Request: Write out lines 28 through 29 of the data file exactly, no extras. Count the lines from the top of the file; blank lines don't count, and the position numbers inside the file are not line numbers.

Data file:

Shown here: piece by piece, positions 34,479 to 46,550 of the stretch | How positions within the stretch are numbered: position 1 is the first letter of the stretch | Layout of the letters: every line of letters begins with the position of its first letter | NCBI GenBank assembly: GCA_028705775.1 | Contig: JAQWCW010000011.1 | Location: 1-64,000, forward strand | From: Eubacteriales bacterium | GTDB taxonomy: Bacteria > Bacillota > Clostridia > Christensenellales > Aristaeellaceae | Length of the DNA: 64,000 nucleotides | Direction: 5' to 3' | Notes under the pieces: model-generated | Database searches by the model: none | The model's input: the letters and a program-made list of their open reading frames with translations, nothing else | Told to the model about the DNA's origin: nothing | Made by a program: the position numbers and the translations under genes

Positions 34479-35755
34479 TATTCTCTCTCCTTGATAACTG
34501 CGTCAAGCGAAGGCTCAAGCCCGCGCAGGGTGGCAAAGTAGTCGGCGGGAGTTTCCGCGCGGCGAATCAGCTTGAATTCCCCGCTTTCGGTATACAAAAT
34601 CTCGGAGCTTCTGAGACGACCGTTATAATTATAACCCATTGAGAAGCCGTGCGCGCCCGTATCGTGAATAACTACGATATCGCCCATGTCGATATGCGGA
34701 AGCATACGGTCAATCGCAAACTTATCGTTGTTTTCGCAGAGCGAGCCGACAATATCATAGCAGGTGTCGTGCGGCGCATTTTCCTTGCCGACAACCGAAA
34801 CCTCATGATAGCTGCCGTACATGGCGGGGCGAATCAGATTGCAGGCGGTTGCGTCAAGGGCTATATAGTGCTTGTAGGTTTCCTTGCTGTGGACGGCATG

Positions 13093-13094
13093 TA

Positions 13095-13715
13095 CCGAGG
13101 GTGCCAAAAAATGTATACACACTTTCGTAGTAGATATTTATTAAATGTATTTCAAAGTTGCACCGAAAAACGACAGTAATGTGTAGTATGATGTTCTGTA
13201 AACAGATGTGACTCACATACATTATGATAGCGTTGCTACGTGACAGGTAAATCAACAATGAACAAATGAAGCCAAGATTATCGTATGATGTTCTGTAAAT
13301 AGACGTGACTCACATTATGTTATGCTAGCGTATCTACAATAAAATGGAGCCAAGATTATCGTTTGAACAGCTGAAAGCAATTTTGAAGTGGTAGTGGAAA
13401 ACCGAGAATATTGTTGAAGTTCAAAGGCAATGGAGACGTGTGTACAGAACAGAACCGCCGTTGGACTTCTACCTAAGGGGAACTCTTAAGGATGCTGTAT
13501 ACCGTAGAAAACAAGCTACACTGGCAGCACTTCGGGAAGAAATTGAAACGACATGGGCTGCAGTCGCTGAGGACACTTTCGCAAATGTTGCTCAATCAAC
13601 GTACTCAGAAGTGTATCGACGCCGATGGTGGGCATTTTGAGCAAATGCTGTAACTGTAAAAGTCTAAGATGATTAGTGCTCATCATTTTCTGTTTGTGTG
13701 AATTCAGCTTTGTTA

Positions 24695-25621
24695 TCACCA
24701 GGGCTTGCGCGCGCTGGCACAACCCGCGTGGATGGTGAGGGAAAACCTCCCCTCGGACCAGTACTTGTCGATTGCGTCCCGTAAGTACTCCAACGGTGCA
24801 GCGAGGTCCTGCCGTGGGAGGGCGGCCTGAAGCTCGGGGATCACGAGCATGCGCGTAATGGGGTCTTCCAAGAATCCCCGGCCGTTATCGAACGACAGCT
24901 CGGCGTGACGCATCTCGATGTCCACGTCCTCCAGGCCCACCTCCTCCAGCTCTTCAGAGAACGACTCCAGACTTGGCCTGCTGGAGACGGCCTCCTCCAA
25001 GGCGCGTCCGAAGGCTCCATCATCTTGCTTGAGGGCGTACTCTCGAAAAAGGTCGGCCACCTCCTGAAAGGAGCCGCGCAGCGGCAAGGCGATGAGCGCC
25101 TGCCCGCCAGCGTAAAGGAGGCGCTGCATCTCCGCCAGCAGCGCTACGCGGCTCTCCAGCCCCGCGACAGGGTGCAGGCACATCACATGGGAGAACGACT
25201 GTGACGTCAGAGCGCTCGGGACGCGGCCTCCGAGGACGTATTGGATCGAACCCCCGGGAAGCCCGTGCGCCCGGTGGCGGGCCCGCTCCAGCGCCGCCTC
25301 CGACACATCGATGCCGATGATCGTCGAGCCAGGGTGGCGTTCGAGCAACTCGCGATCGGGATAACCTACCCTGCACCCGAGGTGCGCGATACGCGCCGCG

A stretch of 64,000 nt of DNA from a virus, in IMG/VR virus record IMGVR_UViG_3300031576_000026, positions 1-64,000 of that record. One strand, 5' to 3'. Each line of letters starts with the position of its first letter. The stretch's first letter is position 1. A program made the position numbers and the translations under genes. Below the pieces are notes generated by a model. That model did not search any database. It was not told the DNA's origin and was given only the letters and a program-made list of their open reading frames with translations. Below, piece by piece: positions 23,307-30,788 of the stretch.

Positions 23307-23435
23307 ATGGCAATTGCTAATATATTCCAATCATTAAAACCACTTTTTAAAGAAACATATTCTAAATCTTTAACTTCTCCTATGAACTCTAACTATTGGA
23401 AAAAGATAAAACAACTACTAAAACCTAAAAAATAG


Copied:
A stretch of 64,000 nt of DNA from a virus, in IMG/VR virus record IMGVR_UViG_3300031576_000026, positions 1-64,000 of that record. One strand, 5' to 3'. Each line of letters starts with the position of its first letter. The stretch's first letter is position 1. A program made the position numbers and the translations under genes. Below the pieces are notes generated by a model. That model did not search any database. It was not told the DNA's origin and was given only the letters and a program-made list of their open reading frames with translations. Below, piece by piece: positions 23,307-30,788 of the stretch.

Positions 23307-23435